Friday, June 14, 2019

Number 2350: Crusade of the Time Retarder

Rodney Kent and his boy companion, Mark Swift, get in their Time Retarder to travel to the days of King Arthur. But, ooops! The controls are “clogged,” which I interpret as stuck. Their time travel ends in the midst of the Crusades, and like many a comic book time traveler of fiction, they meet famous people. Their clogged controls have taken them to a battle between Saladin and King Richard the Lion-Hearted.

Kent uses his pistol, and just as quickly loses it during an act of treachery. You see, he has both interested the Lady Edith, and invoked the wrath of another swain, Sir Simrak. “Sir Kent” as they call Rodney, is a man of charm. When Lady Edith proclaims her interest in him by saying, “Never saw I a man like thee!” he responds with, “You’re not so bad yourself, Lady Edith!” I’ll bet Sir Kent would do well at a singles bar with that line. (Sarcasm, of course.) Sir Simrak pays back her lack of interest in him by going to the enemy with a nefarious plot in mind.

The feature is named after Mark, the youngster, and only lasted for the seven issues of Slam-Bang Comics, from Fawcett. I believe the title probably did not last because it had no costumed super heroes. Mark is a brave, resourceful boy, but I ask why his adult companion has put him in such mortal danger. Perhaps retarding time has affected Kent’s supposedly more mature judgment.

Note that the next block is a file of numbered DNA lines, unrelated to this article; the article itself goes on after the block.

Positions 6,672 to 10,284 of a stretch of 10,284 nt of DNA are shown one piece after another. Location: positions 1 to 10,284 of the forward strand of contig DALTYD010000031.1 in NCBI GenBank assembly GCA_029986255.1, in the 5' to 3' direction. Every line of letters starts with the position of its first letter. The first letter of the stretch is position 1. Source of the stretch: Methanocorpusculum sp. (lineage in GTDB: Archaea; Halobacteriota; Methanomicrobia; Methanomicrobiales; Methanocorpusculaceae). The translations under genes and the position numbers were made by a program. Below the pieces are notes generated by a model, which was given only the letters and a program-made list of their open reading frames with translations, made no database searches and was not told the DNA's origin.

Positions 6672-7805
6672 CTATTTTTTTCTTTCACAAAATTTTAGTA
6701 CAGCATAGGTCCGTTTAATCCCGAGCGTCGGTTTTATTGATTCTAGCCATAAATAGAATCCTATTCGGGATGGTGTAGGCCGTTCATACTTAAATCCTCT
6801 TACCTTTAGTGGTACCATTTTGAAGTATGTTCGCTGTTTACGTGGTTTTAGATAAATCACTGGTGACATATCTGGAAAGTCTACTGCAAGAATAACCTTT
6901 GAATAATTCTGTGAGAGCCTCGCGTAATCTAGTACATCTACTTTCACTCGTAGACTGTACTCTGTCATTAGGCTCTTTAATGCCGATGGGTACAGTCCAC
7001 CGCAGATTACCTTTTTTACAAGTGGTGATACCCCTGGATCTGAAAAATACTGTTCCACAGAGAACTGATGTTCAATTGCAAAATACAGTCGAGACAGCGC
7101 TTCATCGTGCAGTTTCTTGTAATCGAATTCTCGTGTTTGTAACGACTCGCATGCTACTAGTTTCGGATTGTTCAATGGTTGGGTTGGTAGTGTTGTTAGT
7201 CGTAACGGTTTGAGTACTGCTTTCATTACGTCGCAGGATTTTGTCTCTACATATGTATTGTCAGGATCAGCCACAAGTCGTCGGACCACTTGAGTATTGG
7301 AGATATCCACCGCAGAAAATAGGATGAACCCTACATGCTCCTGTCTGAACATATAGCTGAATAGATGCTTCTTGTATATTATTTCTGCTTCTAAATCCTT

Writer and artist unknown by the Grand Comics Database; from Slam-Bang Comics #2 (1940):


Daniel [] said...

It's interesting how often, in time-travel stories, the distant past or distant future is imagined as if a different place somehow at the same time. Thus, in the case of “The Lost Kingdom of Athala” the second batch of travellers, after twenty years go back to a time twenty years later than did the first batch. And, in this story, Kent wonders whether Lady Edith misses him, years after she had died.

(One can actually make that conception work, though. Imagine that the universe is huge in a way that makes its now apparent size seem insignificant, and imagine that at some very distant place the universe is perfectly as it was here, 500 years ago. In that case, being somehow swiftly or immediately transported to that other place would be perfectly indistinguishable and thus identical to travel 500 years back in time.)

I suppose that I'd just be preaching to the choir were I to comment on the valorization of the Crusaders here. (As for me, I'd try to avoid taking sides in a clash amongst imperialistic oppressors.)

Instead I'll note that, not many years earlier, American popular culture was far more sympathetic in its depiction of Middle Eastern culture, with films such as The Sheik (1921), Thief of Baghdad (1924), and The Son of the Sheik (1926).

My guess is that Mark Swift were named after Mark Twain (because of his A Connecticut Yankee in King Arthur's Court) and Tom Swift.

I think that, as well as costumes, to survive Kent and Swift would have needed art that were cleaner and with less faux-elegance.

Pappy said...

Daniel, comic books about the past (as well as movies) are probably the reasons kids flunked history class.

Thanks for the catch on "Mark" as paying homage to Mark Twain. I totally missed that one!

I would not like to travel back in time unless I had something to block out the body odors of the inhabitants. That never gets mentioned in these types of stories.